According to a study published by the American Journal of Psychiatry, occurence of sudden death of a loved one results to extreme stress and is linked to triggering later onset of major depression, panic disorder, PTSD, substance abuse among other mental conditions.
As though the pain of losing a spouse is not enough, many bereaved families unfortunately find themselves also having to deal with a series of subsequent stressful events: financial burdens; a lifestyle switch; social adjustment; the pressures of inheritance feuds among others. It’s like rubbing salt on wounds. So why not prepare early to spare your beloved potential elevated stress levels after your departure?
4 precious gift from my fathers
I vividly recall losing my dad at only 16. It was devastating, as it was shocking. Clearly, we had not seen it coming and that’s the harsh reality of death. With our friend, mentor and sole breadwinner gone, how were we -my three younger siblings then aged 10, 6 and 4, my stay-at-home mom and I, going to survive? We battled with so many such questions. Who would fit in his shoes and be the father figure we needed for emotional, social and financial support? Did we have to brace ourselves for extremely tough times ahead? Well not quite. See, my old man had our backs. In his lifetime, he had prepared for our continued smooth sailing should he ever go untimely before us.
A close knit family
Our uncles, aunts and grandparents were our support system. They were a great source of comfort. We received nothing short of unconditional love, social and emotional support. Growing up, dad had made it his top priority to build a strong relationship between us and them. We never missed family gatherings. We always visited them as they did us, developing a genuinely tight bond.
If you burnt bridges with your kin, make amends. Life is too short to hold grudges. They might be the father or mother figure in your children’s lives. Love and treat your relatives well. Strengthen ties. Allow them mingle and build a rapport with your children and spouse. No one can truly replace you, but your family will feel better knowing there’s a whole lot of people who still love and care about them and that they can look and open up to.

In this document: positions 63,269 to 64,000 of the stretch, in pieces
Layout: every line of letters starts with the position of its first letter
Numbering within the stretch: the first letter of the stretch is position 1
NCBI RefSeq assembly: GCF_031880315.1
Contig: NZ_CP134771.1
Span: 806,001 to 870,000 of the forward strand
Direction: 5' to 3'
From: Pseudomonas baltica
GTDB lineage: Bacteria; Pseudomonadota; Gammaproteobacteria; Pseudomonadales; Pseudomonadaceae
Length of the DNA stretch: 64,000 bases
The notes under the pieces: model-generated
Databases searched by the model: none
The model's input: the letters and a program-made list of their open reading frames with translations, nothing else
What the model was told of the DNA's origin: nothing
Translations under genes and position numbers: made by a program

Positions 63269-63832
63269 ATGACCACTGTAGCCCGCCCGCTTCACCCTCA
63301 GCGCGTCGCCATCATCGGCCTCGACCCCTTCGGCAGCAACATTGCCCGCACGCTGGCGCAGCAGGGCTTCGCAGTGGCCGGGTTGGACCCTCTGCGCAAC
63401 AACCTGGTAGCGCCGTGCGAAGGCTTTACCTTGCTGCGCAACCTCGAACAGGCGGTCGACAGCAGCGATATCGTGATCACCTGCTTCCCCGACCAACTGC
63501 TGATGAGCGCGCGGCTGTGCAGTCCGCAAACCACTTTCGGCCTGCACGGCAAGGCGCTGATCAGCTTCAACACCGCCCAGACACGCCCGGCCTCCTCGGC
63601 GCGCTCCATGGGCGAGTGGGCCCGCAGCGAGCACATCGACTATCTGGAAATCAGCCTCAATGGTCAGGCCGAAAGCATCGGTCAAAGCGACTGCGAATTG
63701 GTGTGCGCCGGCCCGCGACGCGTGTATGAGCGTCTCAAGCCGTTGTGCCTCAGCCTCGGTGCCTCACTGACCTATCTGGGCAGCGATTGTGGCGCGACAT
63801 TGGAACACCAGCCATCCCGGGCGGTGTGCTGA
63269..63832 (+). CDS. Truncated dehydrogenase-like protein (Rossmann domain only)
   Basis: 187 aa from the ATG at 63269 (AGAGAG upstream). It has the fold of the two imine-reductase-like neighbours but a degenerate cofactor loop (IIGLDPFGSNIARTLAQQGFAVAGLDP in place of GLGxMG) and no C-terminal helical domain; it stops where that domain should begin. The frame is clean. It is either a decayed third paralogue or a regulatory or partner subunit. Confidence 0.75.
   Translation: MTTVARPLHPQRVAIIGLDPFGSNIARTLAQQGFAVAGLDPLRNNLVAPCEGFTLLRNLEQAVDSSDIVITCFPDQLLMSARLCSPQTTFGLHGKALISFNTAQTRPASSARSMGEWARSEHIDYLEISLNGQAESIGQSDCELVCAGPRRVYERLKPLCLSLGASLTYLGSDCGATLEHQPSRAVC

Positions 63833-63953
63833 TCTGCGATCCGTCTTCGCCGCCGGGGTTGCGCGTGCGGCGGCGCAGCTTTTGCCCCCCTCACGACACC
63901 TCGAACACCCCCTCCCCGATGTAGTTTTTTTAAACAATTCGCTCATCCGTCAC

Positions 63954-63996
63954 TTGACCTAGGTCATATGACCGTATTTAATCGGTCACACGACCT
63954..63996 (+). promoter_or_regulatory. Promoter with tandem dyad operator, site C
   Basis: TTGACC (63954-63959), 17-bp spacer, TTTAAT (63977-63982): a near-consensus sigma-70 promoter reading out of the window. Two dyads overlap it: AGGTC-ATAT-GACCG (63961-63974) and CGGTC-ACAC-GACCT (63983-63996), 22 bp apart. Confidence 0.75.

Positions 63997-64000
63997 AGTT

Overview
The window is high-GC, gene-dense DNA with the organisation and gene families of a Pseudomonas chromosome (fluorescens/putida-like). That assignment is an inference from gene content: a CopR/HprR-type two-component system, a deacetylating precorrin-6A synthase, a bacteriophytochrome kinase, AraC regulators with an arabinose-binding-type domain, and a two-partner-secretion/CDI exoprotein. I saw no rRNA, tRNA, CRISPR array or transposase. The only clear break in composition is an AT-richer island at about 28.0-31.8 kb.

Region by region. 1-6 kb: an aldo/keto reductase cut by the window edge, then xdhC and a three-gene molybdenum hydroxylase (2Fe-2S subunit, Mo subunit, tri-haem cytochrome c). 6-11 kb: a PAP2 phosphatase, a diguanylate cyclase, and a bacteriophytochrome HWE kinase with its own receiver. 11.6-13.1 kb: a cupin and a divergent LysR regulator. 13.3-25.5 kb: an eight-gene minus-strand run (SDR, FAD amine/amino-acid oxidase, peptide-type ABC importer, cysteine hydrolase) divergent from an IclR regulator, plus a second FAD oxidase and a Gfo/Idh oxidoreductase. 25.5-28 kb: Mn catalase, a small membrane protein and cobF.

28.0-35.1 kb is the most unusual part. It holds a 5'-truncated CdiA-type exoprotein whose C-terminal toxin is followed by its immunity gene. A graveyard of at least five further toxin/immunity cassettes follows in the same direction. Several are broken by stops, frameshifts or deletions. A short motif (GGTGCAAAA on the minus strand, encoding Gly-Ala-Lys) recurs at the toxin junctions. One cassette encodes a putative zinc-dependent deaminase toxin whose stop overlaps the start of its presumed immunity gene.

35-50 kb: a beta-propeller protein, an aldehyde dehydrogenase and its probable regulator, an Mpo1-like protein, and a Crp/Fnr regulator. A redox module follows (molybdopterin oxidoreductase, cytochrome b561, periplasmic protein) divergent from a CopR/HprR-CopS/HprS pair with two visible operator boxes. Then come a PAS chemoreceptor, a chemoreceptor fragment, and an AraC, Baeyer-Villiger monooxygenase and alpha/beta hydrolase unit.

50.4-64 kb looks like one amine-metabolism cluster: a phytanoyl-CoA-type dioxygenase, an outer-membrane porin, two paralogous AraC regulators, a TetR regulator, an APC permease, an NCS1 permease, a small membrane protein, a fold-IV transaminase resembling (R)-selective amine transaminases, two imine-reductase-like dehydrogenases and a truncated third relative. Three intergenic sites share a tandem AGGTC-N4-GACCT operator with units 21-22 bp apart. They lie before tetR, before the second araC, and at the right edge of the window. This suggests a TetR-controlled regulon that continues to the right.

We were covered
We received a lumpsum payment from dad’s life assurance company and it couldn’t have come at a better time when overdue bills and unpaid mortgage warning letters were already piling up the mail box. Our basic needs continued being met long after he was gone. We remained comfortable.
Life assurance is vital in maintaining financial stability after your departure especially for a young family. Without it, the family is at risk of being thrown off balance as they struggle to make ends meet. Furthermore, a sudden lifestyle change could have detrimental psychological effects.
Last will and testament
An article Why you should get around to drawing a will published by the NewYork Times quotes the US adult population without a will to be slightly above 50%. If you have been procrastinating drawing or updating your will, now is the time to do it. Inheritance wrangles as commonly seen with complex family structures such as blended families, extended families or families with children from multiple partners are real. They turn ugly and are emotionally draining. You want to safeguard the interests of your loved ones and shield them from the drama of squabbling for your estates at the time when they are grieving and barely have strength to fight back. When everything is clearly laid out on the table in your final will and testament, it fosters peaceful settlement of your assets.
A lifetime of memories
He made with us so many fond memories to last a lifetime: at dinner; at breakfast; while driving to school; on holiday vacations; at the movies. It is such memories that made us smile, laugh and kept us going. His words of encouragement and advice continue shaping our life decisions 15 years later. He is still alive in us today because he took lots of time out of his busy schedule for family.
Get up from behind that computer, put your phone away, go on a road trip, spend the weekend together, play with your children, talk, dine, act silly and laugh it out. If you don’t, once you die, you will not only be physically dead to them, but also in spirit, because your loved ones will have no memories of you to cherish.
Death is not only inevitable, it can also catch you by surprise. Start preparing for a smoother transition for your loved ones and a faster healing process devoid of everyday worries should you get plucked unexpectedly from the garden.